2016 has been one hell of a ride. Brexit, the presidential election and natural disasters occurring more and more regularly have combined to ensure 2016 will go down as the year the world changed forever.
A bleak picture I know, and I believe this sentiment is shared by my fellow millennials all across the world. After all, these decisions are literally writing our future before our very eyes, leaving us feeling powerless and, personally speaking, miserable. Dissatisfaction and fear of the future is the resounding conversation amongst my friendship group at present, and I imagine that’s similar for my many people reading this article. I feel like I’m constantly seeing and reading the negative, without any suggestion of what I can do to make a change.
But that’s the thing; there is something we can do to combat these feelings of powerlessness and listlessness. And, like anything, it involves education, but not the kind of education you can get at school or university. Instead, I’m talking about the education of travel; of going out into the world, breaking down stigma and judgement, and realising that there is still good, kindness and compassion on every corner of the planet.
You see, what travel does is make you realise that you and your countrymen are not the only people in the world. That may sound stupid, but what I mean by that is that travel helps you to understand that whilst we may have different cultures, religions and beliefs, there really isn’t that much difference between any of us. The problems we face on a daily basis – money worries, health concerns, relationship issues – basically the things that make us human, are the problems shared by people across the globe, and only by travelling and seeing daily life happening in a country far from your own, can you really appreciate this.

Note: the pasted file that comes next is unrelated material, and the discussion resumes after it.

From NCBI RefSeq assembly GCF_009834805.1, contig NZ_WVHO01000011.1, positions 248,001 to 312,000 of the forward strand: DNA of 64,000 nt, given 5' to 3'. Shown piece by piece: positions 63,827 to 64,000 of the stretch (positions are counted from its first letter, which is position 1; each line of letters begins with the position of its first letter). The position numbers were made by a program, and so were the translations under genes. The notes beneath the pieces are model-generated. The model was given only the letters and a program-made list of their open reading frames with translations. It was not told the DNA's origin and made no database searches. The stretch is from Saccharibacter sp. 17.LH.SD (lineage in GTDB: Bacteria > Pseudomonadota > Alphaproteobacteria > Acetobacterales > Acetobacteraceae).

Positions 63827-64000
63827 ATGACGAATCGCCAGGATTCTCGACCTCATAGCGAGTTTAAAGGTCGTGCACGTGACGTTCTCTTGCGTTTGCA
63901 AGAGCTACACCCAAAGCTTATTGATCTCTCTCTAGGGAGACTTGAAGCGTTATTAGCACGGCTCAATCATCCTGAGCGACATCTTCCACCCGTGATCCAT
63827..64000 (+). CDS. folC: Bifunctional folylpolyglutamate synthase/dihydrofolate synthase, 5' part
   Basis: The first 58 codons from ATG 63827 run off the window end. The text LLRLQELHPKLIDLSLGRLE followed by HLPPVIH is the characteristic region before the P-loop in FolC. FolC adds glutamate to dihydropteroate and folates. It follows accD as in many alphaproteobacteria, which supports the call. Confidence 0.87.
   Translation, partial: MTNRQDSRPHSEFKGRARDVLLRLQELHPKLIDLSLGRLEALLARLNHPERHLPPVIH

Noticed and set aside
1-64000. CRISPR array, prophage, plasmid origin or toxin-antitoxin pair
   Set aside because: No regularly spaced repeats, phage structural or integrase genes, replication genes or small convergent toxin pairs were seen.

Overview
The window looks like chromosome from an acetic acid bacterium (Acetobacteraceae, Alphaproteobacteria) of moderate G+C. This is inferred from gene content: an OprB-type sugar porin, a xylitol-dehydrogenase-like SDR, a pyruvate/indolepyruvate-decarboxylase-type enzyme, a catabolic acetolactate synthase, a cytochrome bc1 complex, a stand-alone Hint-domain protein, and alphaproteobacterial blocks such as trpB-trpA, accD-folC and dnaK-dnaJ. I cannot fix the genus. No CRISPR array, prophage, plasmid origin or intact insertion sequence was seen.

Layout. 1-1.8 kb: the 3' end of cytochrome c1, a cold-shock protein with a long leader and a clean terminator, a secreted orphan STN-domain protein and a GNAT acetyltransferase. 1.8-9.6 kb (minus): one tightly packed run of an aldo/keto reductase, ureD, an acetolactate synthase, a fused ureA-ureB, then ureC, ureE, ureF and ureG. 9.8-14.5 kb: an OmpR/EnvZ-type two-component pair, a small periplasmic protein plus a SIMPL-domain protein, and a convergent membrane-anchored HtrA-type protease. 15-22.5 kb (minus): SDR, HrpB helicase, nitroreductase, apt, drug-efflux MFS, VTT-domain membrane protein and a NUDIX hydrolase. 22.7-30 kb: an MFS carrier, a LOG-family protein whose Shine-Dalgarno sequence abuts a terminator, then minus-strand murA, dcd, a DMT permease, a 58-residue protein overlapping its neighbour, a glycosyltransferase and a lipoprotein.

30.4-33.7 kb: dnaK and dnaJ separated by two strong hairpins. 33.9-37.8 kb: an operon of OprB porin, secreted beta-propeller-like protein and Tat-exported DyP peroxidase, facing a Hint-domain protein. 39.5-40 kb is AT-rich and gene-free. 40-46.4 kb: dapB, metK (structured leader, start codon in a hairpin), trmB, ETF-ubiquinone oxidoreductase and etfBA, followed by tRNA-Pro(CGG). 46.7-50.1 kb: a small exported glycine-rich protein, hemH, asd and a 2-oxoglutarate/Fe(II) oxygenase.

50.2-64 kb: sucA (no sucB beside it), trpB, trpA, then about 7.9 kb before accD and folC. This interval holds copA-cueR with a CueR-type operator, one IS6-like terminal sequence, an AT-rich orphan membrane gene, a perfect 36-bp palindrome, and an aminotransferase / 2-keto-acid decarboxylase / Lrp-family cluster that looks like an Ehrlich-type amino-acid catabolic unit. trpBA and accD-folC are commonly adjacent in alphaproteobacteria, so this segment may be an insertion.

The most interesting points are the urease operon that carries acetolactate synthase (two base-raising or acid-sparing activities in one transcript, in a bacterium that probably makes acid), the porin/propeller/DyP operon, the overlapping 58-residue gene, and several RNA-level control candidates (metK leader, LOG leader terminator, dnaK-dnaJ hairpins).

Immersing yourself in new cultures, or being in a country where the predominant religion is unfamiliar, is the absolute key to understanding, and in turn understanding is the antidote to fear. Terror attacks have shaken our conception of safety in recent years, breeding Islamophobia on an unprecedented level, and an ‘us against them’ mentality. In London alone, Islamophobic hate crimes have nearly doubled in the past two years. And yet who suffers the most as a result of ISIS and other terrorist organisations? Muslims. So what we need to understand is that these attacks are not reflective of a religion, but rather the acts of a few, fuelled by a hatred and evil we can’t even begin to understand, and only by going to a country where people practice different faiths can we break down these dangerous misconceptions.
Content Courtesy of Contiki